Family and friends may try to persuade parents that they should be asking for more support or visitation time, but parents should not allow themselves to be carried away by this. They should stick with the strategy they have worked out with their attorney, and if there is a reason to change it, they should discuss this with the attorney as well.

Winning a child custody case

Child custody cases can end with unpredictable results. New Jersey parents who are embroiled in child custody disputes may benefit from learn how to strategize their case and improve their chances of achieving the outcome that they want.

Neither party in a child custody case should assume that the judge will rule in their favor. It is important to know that the court's only role is to do what is in the best interests of the child. Parents who are able to demonstrate that they are focused on the welfare of their child can improve their case.

Changes to insurance policies during divorce

You have made it this far. You have split the debt and the assets, determined a child custody arrangement that works and are ready to sign the divorce decree. Before you put the pen to paper, there is one thing you may not have considered. Have you changed your insurance policies?

While health insurance is generally the most prominent to come to mind, there are several types of insurance you should modify after a divorce.

The role of a QDRO in property division

A Qualified Domestic Relations Order is a necessary document for New Jersey couples who are getting a divorce and need to divide a retirement account. Because it is a complex financial document, they might want to work with a certified divorce financial planner to ensure that they are able to efficiently transfer funds. Without guidance, a QDRO could become costly.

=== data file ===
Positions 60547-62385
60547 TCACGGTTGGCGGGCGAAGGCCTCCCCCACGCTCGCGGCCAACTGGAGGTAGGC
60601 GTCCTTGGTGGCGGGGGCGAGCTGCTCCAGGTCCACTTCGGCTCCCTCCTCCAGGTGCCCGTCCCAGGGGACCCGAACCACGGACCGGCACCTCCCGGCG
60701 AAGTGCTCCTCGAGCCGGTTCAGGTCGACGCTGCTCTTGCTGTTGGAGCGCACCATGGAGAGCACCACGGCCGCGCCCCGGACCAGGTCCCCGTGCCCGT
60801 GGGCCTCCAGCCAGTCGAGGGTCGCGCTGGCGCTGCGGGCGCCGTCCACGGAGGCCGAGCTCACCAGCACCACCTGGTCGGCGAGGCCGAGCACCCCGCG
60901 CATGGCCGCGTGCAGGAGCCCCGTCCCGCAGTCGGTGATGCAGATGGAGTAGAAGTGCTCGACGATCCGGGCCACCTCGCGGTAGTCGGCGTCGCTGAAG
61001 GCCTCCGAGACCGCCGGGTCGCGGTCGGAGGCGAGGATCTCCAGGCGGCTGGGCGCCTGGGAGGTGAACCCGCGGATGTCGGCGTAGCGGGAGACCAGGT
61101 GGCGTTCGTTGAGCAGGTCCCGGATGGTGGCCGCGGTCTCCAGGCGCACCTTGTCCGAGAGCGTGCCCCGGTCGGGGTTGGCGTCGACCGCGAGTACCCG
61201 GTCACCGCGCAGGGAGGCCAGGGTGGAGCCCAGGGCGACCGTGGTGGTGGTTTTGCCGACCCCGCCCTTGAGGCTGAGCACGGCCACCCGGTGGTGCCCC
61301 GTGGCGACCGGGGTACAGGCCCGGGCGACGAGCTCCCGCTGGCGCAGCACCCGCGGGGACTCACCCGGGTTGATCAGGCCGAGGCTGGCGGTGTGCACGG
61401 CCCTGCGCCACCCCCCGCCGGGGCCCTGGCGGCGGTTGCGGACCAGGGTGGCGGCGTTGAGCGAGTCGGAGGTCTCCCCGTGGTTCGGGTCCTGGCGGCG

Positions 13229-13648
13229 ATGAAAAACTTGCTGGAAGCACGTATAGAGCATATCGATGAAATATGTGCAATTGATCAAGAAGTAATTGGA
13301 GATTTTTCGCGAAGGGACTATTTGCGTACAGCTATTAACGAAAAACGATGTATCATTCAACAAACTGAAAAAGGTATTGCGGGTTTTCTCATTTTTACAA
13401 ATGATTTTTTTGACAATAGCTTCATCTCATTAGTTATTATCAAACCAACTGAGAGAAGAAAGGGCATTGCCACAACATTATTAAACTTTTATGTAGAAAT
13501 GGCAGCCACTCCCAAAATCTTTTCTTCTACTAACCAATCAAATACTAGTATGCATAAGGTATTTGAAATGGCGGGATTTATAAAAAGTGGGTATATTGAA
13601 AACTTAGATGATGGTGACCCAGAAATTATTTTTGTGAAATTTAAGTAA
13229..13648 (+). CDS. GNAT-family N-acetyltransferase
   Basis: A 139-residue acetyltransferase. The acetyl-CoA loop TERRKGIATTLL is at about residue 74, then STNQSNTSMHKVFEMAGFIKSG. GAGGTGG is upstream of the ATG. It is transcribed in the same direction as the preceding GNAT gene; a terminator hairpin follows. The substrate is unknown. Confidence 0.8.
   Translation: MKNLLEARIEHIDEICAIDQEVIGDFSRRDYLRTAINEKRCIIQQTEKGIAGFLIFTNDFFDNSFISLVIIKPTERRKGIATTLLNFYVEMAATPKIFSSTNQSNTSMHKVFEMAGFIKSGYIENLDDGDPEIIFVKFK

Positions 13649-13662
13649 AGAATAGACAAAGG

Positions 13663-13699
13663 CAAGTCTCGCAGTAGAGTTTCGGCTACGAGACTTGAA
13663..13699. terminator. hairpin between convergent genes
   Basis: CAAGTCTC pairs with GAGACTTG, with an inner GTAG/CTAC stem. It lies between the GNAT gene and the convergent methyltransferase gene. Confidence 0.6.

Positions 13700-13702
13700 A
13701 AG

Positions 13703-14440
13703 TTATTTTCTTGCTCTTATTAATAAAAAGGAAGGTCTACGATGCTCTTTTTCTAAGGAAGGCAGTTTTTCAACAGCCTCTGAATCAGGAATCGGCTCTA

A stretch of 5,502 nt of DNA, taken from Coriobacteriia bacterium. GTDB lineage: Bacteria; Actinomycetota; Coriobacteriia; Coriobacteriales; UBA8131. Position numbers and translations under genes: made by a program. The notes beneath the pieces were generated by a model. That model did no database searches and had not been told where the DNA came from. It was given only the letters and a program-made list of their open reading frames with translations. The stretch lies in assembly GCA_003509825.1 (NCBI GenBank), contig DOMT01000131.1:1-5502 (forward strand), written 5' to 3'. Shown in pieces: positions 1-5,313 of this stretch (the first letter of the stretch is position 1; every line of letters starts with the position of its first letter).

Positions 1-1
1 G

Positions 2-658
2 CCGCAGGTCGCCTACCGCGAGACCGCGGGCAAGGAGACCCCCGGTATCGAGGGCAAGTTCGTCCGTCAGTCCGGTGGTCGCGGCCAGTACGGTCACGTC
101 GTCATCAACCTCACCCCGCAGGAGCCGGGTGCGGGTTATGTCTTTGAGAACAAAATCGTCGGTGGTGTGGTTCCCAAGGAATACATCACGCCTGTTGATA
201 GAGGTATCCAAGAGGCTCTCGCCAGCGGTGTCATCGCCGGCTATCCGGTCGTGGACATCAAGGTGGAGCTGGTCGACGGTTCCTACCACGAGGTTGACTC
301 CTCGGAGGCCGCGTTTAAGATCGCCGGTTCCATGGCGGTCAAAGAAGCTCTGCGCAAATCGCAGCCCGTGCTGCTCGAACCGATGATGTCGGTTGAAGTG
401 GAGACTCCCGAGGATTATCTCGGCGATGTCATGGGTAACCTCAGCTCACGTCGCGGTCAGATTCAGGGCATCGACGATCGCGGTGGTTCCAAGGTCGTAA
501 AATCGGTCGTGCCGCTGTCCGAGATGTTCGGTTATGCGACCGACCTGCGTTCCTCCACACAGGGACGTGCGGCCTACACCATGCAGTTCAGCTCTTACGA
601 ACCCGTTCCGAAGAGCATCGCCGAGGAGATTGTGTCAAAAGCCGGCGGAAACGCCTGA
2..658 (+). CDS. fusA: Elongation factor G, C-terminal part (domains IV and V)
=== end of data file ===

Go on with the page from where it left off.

Not every couple will decide to split the retirement account. However, those who make this decision should keep in mind that there may be disadvantages in keeping the account that they may not have anticipated. For example, in a divorce, one person might take the home, which has been paid for, while the other person might take the 401(k). If the retirement account is worth more than the house, it might initially seem as though that person got a better deal. However, the recipient may be unable to access the funds without paying a penalty until the age of 59 1/2.

When business owners divorce

Talking about buyout clauses or separating business assets from marital property are the least romantic things New Jersey couple could think about, but they are often necessary to avoid future headaches such as a case that has been unfolding in Delaware. The case illustrates what could happen in situations when business interests are shared by parties whose relationship is ending.

The future of a very successful translation software company based in New York is being uncomfortably played out in Delaware's Chancery Court. TransPerfect has more than 3,000 employees and boasts lucrative contracts that place the value of the company at more than $1 billion. The majority owners of TransPerfect were college sweethearts who started the business in the 1990s but never walked down the aisle.

Scarlett Johansson in custody battle over daughter

New Jersey fans of actress Scarlett Johansson may have heard that she is divorcing her husband, Romaine Dauriac. They have a 2-year-old daughter together. Their custody dispute was a private negotiation until March 7 when Johansson and her attorney filed divorce papers in New York.

By filing in New York, Johansson may have made a preemptive move that will help her get custody of the child without having to fight for it in Dauriac's home country of France. The child's place of residence is considered to be the place where the child has spent the previous six months, and Johansson may have filed as she reached the six-month mark with her daughter in New York. Dauriac could still file in France, and this would lead to what is known as a bi-national jurisdiction conflict. The residency rule would hold the key to resolving it. However, Dauriac's attorney has said that he will remain in New York if the two can share custody.